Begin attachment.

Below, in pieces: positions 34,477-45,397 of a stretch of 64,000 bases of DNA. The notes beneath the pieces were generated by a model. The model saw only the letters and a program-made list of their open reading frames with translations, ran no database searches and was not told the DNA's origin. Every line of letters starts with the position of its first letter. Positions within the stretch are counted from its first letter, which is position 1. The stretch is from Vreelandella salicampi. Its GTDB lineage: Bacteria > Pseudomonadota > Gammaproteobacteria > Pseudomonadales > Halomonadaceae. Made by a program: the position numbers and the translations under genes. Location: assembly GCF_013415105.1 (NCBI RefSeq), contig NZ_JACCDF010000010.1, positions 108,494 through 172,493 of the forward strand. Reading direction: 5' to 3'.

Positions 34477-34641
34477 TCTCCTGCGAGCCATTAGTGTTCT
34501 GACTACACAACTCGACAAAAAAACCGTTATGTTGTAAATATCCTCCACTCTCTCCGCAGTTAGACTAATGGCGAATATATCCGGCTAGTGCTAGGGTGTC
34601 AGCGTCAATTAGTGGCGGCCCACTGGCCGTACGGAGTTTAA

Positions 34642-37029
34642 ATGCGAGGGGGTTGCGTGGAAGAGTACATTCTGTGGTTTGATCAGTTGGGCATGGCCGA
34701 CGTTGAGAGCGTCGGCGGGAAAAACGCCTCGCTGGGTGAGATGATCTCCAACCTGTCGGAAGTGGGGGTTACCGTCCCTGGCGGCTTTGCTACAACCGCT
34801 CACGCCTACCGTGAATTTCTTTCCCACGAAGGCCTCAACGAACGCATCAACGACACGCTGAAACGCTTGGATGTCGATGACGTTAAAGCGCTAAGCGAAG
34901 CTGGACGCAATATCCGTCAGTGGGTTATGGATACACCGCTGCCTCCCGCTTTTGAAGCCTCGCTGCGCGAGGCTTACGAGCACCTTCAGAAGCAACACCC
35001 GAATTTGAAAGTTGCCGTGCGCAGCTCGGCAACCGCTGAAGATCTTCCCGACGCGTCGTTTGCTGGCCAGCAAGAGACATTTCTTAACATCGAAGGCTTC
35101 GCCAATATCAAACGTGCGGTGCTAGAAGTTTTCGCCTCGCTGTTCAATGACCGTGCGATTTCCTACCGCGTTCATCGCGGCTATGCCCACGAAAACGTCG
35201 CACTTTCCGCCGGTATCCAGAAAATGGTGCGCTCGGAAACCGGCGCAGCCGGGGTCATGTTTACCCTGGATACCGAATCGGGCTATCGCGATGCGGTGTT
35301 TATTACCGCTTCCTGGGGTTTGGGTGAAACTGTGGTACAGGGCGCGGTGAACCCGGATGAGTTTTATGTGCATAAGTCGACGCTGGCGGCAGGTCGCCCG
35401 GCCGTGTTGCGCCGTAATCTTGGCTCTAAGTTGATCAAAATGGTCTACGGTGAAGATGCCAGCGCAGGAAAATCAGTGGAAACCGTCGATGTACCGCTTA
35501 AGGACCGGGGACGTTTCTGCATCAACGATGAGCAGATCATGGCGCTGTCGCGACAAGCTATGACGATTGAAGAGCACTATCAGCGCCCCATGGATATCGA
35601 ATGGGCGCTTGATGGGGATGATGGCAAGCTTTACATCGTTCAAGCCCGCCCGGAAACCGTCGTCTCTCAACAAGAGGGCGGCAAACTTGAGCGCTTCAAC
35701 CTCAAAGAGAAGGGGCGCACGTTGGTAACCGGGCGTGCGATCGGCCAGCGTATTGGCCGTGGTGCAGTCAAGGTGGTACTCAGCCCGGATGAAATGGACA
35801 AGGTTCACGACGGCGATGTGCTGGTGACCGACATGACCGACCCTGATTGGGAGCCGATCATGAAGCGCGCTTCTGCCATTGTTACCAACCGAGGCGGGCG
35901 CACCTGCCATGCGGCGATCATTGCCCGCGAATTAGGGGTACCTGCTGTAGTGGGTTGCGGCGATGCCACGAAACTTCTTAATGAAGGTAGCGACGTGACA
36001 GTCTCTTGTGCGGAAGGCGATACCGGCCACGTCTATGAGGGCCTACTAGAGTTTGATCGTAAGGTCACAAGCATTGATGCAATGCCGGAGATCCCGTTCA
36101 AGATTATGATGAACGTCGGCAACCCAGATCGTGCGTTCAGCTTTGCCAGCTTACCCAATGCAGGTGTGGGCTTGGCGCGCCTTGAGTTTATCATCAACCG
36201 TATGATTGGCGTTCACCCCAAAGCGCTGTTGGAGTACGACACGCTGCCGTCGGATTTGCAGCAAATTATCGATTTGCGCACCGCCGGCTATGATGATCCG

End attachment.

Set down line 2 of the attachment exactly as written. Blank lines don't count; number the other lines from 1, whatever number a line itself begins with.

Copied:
Positions 34477-34641